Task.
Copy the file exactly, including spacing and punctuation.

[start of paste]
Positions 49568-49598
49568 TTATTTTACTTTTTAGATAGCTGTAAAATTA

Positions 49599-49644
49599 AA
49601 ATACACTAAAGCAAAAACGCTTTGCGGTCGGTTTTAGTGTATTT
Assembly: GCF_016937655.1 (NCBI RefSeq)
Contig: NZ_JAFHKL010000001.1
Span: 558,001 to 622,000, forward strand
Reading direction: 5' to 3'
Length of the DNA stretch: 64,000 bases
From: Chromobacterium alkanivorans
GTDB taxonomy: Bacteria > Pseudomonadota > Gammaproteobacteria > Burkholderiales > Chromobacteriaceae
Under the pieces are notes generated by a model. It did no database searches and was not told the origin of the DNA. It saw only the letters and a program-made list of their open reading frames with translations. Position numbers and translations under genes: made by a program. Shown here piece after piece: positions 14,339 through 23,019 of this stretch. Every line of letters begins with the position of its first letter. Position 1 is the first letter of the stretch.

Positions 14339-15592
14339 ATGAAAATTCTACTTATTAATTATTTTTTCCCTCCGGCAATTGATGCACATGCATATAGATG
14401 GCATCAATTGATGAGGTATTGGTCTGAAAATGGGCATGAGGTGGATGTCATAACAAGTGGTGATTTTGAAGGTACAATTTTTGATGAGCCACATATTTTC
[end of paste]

Positions 49568-49598
49568 TTATTTTACTTTTTAGATAGCTGTAAAATTA

Positions 49599-49644
49599 AA
49601 ATACACTAAAGCAAAAACGCTTTGCGGTCGGTTTTAGTGTATTT
Assembly: GCF_016937655.1 (NCBI RefSeq)
Contig: NZ_JAFHKL010000001.1
Span: 558,001 to 622,000, forward strand
Reading direction: 5' to 3'
Length of the DNA stretch: 64,000 bases
From: Chromobacterium alkanivorans
GTDB taxonomy: Bacteria > Pseudomonadota > Gammaproteobacteria > Burkholderiales > Chromobacteriaceae
Under the pieces are notes generated by a model. It did no database searches and was not told the origin of the DNA. It saw only the letters and a program-made list of their open reading frames with translations. Position numbers and translations under genes: made by a program. Shown here piece after piece: positions 14,339 through 23,019 of this stretch. Every line of letters begins with the position of its first letter. Position 1 is the first letter of the stretch.

Positions 14339-15592
14339 ATGAAAATTCTACTTATTAATTATTTTTTCCCTCCGGCAATTGATGCACATGCATATAGATG
14401 GCATCAATTGATGAGGTATTGGTCTGAAAATGGGCATGAGGTGGATGTCATAACAAGTGGTGATTTTGAAGGTACAATTTTTGATGAGCCACATATTTTC